The Importance of Sharing Our Stories During Pulmonary Fibrosis Awareness Month

Columnist Charlene Marshall reflects on key moments from her life with IPF

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by Charlene Marshall |

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I’ve been writing this column for almost six years. Throughout that time, I’ve had the privilege of interacting with other patients living with idiopathic pulmonary fibrosis (IPF), a progressive and life-threatening lung disease.

While IPF is considered a rare disease, it doesn’t always feel that way given how many IPF patients I’ve met. That’s why September’s Pulmonary Fibrosis Awareness Month is so important to me. Too many people suffer in silence with this disease.

For years I’ve been asking myself why so few people seem to know about IPF. The symptoms of this cruel disease are difficult to ignore, and without intervention such as oxygen therapy or lung transplantation, the condition will worsen until a person succumbs to it. It baffles me that despite this, the majority of people I meet have never heard of IPF or other interstitial lung diseases.

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While having this column as an outlet is therapeutic, it also gives me a platform to raise awareness, which is particularly important this month.

Sometimes I get tired of explaining IPF, and I can often sense people’s shock, sadness, or pity when they learn I’m living with such a cruel lung disease in my early 30s. I try to channel my emotions into writing in an effort to help others living with IPF.

At first, I wasn’t sure what to write about for this year’s PF Awareness Month. I had no doubt that my fellow columnists would produce some brilliant content, but I felt a bit stuck as I sat down to write. But then I thought that, since there’s so much power in our stories, I could use the awareness month to highlight some of the personal victories and struggles I’ve described in past columns.

Following are some of my favorite, or most meaningful, columns I’ve written over the years, which capture raw, vulnerable, and difficult moments — as well as some positive ones, too.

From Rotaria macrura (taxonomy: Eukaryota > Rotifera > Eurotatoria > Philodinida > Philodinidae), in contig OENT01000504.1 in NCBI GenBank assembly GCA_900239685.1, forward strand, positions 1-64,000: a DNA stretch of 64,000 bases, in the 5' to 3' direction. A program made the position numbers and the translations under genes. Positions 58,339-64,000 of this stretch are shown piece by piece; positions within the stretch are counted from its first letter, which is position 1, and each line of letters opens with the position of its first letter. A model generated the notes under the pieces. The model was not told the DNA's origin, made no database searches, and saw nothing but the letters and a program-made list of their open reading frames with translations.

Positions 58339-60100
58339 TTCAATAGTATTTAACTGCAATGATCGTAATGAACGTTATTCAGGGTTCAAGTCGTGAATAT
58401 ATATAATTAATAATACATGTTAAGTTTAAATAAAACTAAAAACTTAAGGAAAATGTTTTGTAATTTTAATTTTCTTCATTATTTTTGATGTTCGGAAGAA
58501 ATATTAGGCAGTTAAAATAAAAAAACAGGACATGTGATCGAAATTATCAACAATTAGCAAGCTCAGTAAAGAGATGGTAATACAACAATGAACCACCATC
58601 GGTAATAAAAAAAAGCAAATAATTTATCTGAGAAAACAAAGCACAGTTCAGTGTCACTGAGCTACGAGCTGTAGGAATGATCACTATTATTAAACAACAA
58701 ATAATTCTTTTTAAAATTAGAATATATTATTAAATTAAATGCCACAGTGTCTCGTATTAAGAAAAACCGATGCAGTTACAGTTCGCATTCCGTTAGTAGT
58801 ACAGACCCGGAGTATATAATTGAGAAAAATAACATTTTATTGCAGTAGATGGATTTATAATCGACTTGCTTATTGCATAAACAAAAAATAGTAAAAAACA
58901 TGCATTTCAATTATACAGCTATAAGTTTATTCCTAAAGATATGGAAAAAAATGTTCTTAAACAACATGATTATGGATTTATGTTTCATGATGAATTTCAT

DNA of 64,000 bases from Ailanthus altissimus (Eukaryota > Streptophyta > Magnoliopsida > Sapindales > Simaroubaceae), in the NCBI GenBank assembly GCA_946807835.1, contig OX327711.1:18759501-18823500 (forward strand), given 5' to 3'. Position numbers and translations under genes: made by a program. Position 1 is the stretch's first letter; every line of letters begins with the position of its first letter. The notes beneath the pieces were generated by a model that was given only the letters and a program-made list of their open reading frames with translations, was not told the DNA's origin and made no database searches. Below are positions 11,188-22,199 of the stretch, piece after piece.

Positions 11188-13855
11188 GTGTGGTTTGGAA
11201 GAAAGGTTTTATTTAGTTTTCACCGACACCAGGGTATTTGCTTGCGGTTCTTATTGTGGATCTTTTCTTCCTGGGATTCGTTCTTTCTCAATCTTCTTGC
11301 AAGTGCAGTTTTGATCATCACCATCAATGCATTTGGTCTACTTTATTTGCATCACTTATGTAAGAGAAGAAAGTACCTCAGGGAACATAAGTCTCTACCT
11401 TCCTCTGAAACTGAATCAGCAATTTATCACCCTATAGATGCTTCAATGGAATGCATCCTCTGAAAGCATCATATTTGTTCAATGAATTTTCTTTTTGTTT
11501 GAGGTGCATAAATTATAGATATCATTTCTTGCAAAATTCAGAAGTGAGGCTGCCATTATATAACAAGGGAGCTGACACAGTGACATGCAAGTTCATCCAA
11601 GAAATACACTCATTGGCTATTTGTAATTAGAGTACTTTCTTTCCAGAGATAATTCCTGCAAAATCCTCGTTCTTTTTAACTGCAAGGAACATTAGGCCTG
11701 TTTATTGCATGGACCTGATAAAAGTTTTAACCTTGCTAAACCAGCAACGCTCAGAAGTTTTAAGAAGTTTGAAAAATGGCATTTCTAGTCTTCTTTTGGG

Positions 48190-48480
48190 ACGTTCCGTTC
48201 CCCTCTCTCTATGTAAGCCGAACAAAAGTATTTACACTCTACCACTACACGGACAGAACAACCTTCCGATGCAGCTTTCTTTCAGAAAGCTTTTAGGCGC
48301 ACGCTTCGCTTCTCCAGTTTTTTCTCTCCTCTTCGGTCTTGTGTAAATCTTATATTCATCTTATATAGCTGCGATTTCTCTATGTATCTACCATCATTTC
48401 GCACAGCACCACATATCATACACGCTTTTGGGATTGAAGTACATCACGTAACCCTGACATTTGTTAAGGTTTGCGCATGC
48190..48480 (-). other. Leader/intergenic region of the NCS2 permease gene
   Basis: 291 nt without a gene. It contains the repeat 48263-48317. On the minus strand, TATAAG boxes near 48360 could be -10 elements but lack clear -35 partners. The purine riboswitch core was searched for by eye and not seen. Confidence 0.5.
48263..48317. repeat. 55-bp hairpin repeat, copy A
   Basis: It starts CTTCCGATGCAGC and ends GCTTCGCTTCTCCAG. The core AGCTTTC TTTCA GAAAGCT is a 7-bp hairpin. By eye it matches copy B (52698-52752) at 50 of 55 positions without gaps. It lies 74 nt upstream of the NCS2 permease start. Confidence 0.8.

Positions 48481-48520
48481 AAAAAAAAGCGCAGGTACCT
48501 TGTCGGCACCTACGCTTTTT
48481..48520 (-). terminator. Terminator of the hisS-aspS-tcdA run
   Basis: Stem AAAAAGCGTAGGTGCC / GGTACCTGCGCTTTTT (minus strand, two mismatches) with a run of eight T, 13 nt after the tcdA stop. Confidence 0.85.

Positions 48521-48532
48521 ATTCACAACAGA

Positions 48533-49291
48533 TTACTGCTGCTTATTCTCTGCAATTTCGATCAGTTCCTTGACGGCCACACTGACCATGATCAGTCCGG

‘Do These Symptoms Mean My Disease Is Worsening?’

This column, from earlier this year, was difficult to write because I was publicly grappling with my disease progression. I was admitting not only to myself, but to all the readers of my column that my symptoms were becoming difficult to manage. I was looking for advice from others who’d experienced this.

‘The Hardest Part of Engaging in Social Support for IPF’

I wrote this February 2017 column within a year of being diagnosed and after the loss of my first IPF friend, which cut deep. As I’ve tried to do in many columns over the years, I attempted to educate others by writing about this loss, as there was no other way for me to make sense of it.

‘Please Give Me Grace; I Am Trying My Best’

This column, from March 2017, came from a place of physical and emotional exhaustion. I vividly remember sitting down to write and needing to get so much off my chest. I was struggling to find a balance between being independent and accepting help from others, and it was wreaking havoc on some of my friendships. IPF affects all aspects of our lives, and our relationships are not spared.

‘Despite IPF, We Should Find Joy in the Small Things’

Choosing joy is something IPF patients can always do, no matter how difficult things get. In this June 2017 column, I reflected on a couple of small tasks I completed with friends, which brought me great joy in the face of this cruel illness.

‘Lung Disease and Transplantation: The Harsh Realities’

One part of writing I pride myself on is educating others about every step of the IPF journey, including lung transplant evaluation. In this August 2017 column, I discussed the harsh realities that come with such an intense and life-altering surgery.

‘Being Vulnerable With a Chronic Illness Can Be Beneficial’

Writing about your life with chronic illness forces you to be vulnerable. My goal in writing this 2020 piece was to show others that vulnerability can benefit us and others if we’re brave enough to open up.

Which of these columns resonates most with you? Please share your thoughts below.

Note: Pulmonary Fibrosis News is strictly a news and information website about the disease. It does not provide medical advice, diagnosis, or treatment. This content is not intended to be a substitute for professional medical advice, diagnosis, or treatment. Always seek the advice of your physician or other qualified health provider with any questions you may have regarding a medical condition. Never disregard professional medical advice or delay in seeking it because of something you have read on this website. The opinions expressed in this column are not those of Pulmonary Fibrosis News or its parent company, BioNews, and are intended to spark discussion about issues pertaining to pulmonary fibrosis.


Christine McCann avatar

Christine McCann

Before I was diagnosed I had never heard of IPF also, many people have it, what I find even more disturbing is the lack of care that a lot of people seem to get, Dr.'s who are not explaining and/or prescribing beneficial info and medication/oxygen to reduce the progression. Also the number of people who go to general practitioners and not Pulmonologist for care. This is a great forum for them to get info but not if they don't know it is available. It is unfortunate but these days one has to monitor thier own health and do the research to stay informed.


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